On a recent vacation in Mexico, I learned to make guacamole in a molcajete – the rough stone mortar used for thousands of years to prepare salsas and to grind spices. After I returned home, I purchased a molcajete, and have been making guacamole in it ever since. Some say the flavors are best in the molcajete because of the gradual seasoning of the stone, although I can’t tell the difference between guacamole made in my molcajete or by grinding the onions and peppers in a food mill. Both methods are described here.

As for the recipe – this is the one I returned with from my Baja stay. It is a traditional guacamole that uses only onion, serrano chili, cilantro, tomatoes, and avocado. Diana Kennedy, the well-known food anthropologist and specialist in native Mexican cuisine, emphasizes that traditional recipes don’t call for lime and that its use detracts from the subtle essence of the avocados. However, I have been known to add a little fresh lime juice to brighten the dish and have even added a little cumin and hot sauce from time to time. The mark of a great recipe is that it lends itself to variation.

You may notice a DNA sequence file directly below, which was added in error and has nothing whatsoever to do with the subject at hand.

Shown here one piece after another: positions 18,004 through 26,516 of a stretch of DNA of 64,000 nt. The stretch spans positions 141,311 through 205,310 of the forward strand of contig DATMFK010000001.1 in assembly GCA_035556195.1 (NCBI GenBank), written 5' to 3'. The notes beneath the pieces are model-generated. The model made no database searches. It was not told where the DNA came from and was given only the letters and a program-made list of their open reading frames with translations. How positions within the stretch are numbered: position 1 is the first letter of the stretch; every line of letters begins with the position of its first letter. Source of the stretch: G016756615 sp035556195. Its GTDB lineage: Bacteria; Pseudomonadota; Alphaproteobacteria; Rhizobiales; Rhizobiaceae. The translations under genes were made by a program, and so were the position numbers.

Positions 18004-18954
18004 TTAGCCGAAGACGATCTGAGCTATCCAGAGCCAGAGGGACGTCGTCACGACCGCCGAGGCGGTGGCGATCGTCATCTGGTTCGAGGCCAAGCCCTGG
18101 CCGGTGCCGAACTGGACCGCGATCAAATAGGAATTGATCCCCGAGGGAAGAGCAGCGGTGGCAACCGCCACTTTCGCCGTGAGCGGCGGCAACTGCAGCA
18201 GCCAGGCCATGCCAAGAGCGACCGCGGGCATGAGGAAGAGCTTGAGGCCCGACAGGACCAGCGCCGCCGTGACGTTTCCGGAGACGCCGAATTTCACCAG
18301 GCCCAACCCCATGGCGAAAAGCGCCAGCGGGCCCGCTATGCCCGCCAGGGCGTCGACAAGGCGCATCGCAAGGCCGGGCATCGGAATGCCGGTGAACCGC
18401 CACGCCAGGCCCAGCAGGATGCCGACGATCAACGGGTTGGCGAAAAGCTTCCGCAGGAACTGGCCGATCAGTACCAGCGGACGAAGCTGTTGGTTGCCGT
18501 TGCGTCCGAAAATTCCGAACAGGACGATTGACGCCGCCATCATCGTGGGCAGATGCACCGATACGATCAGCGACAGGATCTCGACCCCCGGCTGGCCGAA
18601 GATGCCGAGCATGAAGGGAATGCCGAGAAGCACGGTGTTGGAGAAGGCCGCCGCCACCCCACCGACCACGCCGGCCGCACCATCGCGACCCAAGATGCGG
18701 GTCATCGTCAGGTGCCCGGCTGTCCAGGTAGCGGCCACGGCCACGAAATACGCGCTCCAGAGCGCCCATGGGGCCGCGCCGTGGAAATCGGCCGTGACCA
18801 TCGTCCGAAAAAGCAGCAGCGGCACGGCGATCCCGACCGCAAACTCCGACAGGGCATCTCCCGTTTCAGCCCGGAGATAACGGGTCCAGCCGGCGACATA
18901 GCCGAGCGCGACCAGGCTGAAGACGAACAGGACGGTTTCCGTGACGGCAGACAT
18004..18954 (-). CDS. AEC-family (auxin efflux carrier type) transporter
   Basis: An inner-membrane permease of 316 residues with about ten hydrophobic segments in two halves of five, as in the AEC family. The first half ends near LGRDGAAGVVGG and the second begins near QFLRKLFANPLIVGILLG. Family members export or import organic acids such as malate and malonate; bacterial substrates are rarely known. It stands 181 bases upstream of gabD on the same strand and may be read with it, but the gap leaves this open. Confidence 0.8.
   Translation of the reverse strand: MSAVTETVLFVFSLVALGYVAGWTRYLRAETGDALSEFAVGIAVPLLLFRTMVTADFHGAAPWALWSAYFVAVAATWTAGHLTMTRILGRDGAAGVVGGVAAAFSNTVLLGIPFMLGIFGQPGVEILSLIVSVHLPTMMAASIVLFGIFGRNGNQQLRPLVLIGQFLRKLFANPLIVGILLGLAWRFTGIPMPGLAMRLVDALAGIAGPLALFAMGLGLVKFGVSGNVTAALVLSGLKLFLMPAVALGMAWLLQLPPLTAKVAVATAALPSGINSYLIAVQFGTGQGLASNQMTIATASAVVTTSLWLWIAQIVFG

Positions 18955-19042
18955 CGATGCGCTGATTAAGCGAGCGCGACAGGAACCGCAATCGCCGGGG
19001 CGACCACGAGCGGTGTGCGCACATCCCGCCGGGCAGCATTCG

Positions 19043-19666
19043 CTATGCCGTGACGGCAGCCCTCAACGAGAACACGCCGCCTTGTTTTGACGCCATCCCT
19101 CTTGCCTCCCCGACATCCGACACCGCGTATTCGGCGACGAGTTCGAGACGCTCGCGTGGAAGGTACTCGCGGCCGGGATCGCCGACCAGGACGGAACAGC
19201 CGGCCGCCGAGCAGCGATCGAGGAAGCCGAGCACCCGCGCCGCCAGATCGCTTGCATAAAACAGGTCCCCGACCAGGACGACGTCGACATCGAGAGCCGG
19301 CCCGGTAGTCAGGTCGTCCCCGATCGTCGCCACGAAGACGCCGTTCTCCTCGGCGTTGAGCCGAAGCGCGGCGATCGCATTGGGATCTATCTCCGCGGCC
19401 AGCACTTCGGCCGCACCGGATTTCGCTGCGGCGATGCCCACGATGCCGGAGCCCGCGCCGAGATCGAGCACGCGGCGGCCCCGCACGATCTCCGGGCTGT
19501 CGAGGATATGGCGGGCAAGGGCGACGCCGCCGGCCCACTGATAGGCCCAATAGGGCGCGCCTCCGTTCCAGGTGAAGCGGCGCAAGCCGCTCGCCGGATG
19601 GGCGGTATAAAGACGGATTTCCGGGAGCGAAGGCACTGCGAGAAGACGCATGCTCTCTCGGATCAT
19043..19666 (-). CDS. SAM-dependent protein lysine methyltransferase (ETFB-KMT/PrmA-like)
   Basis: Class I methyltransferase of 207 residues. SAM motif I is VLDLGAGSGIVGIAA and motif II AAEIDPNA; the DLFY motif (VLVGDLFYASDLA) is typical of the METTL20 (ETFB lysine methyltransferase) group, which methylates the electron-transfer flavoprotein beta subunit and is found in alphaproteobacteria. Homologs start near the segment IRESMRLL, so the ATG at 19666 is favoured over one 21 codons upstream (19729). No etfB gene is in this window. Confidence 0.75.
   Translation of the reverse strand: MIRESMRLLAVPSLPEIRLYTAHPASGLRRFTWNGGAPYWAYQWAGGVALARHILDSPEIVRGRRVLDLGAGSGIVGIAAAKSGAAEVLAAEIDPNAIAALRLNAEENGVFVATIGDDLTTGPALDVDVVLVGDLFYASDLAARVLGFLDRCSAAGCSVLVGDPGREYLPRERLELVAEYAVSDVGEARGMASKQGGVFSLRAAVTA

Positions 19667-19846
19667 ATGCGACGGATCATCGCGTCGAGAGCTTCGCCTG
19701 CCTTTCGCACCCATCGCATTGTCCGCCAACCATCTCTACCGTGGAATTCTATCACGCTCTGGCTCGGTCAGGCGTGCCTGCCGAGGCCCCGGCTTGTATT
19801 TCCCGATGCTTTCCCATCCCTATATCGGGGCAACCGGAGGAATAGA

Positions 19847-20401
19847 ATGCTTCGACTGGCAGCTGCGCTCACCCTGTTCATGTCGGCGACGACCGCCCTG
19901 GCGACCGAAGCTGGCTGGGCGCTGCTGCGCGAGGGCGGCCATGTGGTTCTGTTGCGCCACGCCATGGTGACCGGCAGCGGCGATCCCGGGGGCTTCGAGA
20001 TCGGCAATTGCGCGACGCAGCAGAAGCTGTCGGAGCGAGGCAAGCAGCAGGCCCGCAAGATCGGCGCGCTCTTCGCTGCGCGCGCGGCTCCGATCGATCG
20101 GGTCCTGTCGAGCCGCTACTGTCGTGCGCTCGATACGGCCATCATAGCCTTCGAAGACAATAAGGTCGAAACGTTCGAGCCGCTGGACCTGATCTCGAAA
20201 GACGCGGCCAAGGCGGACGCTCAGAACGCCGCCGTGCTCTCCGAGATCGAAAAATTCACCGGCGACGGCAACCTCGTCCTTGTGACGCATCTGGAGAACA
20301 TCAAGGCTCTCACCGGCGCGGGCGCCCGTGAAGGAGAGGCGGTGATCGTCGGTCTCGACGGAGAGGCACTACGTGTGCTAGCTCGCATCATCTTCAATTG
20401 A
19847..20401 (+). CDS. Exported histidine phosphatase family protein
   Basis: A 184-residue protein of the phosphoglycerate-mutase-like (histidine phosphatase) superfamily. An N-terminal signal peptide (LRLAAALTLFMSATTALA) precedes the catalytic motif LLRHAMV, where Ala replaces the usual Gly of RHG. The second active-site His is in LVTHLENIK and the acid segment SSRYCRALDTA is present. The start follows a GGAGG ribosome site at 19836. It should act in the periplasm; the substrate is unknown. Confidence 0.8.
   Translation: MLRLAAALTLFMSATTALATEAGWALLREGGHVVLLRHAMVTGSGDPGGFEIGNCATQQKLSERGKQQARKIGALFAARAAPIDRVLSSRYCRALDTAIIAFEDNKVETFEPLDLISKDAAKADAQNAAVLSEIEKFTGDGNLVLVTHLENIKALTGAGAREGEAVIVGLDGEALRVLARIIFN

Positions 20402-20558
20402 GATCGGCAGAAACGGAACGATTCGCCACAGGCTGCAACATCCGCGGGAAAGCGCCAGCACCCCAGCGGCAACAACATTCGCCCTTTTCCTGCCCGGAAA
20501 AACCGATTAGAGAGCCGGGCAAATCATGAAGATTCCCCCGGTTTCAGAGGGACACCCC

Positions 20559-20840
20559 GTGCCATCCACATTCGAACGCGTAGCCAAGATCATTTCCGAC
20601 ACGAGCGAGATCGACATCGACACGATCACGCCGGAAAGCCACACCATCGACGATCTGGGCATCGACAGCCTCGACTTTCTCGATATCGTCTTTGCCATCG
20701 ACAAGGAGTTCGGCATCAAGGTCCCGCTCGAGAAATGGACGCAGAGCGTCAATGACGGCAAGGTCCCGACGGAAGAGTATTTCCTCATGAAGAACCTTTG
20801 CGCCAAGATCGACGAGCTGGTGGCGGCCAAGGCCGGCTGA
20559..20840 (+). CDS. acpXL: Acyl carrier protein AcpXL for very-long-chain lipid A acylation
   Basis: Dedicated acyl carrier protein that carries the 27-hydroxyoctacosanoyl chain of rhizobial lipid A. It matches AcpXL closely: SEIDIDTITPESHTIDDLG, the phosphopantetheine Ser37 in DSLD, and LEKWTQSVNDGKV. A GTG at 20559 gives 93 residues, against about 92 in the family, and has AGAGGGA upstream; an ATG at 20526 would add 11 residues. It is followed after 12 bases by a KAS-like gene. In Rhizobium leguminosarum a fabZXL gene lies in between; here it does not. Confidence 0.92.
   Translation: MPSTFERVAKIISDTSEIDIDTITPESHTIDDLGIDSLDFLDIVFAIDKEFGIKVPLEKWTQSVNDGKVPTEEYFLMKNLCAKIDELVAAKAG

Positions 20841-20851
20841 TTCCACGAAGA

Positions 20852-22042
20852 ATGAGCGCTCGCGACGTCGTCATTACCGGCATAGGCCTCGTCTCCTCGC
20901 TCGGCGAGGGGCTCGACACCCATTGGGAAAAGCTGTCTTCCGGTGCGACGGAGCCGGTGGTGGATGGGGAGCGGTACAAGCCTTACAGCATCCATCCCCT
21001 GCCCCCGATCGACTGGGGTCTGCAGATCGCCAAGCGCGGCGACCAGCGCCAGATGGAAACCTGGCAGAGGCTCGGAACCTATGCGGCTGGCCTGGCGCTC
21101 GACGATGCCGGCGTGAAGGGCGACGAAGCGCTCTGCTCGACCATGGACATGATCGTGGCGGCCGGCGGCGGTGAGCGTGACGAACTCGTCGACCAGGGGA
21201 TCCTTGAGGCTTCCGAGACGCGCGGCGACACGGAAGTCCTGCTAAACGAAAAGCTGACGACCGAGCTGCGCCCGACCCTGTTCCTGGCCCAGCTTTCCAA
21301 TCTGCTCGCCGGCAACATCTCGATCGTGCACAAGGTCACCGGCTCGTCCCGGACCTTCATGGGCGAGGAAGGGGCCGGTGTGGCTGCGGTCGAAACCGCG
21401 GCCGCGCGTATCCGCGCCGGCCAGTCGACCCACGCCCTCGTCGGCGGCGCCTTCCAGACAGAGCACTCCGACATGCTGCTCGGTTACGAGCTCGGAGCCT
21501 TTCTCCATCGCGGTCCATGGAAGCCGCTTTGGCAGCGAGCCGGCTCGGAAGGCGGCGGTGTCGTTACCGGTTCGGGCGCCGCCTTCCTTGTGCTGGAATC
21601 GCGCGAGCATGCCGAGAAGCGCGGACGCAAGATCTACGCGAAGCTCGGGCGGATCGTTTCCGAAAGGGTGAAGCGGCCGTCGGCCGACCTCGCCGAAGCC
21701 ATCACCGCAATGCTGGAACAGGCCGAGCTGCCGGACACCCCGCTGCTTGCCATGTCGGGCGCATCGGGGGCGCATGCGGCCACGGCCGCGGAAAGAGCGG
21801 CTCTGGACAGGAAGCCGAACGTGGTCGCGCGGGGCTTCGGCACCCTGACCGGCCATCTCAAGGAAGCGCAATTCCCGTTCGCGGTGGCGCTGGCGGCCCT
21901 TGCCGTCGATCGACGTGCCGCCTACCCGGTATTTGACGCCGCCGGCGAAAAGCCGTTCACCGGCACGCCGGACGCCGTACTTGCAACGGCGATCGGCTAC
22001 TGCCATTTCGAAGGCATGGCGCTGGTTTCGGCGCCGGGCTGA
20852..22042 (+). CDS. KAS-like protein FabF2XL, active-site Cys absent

• ½ white onion – diced
  • 2 Serrano chilis – diced (or to taste)
  • 1/2 Cup cilantro – chopped
  • 3 avocados – ripe
  • 2 Roma tomatoes – seeded and chopped
  • 1 lime – debatable


Take half of the onion, chilis, and cilantro and grind them to a paste-like consistency. Peel and remove the flesh of the avocados and mash them coarsely with a fork, making sure to mix in the paste. Add the remainder of the ingredients and mix well.


In the absence of the molcajete, grind half of the ingredients in a food processor. Add the paste to the bottom of a mixing bowl and repeat the above steps.

Now add the juice of one lime to the guacamole and cover with plastic wrap (touching the guacamole) to prevent air contact.

Enjoy your guacamole as a dip or as a spread or topping.

By the way – Sauvignon Blanc is an ideal wine to enjoy with guacamole.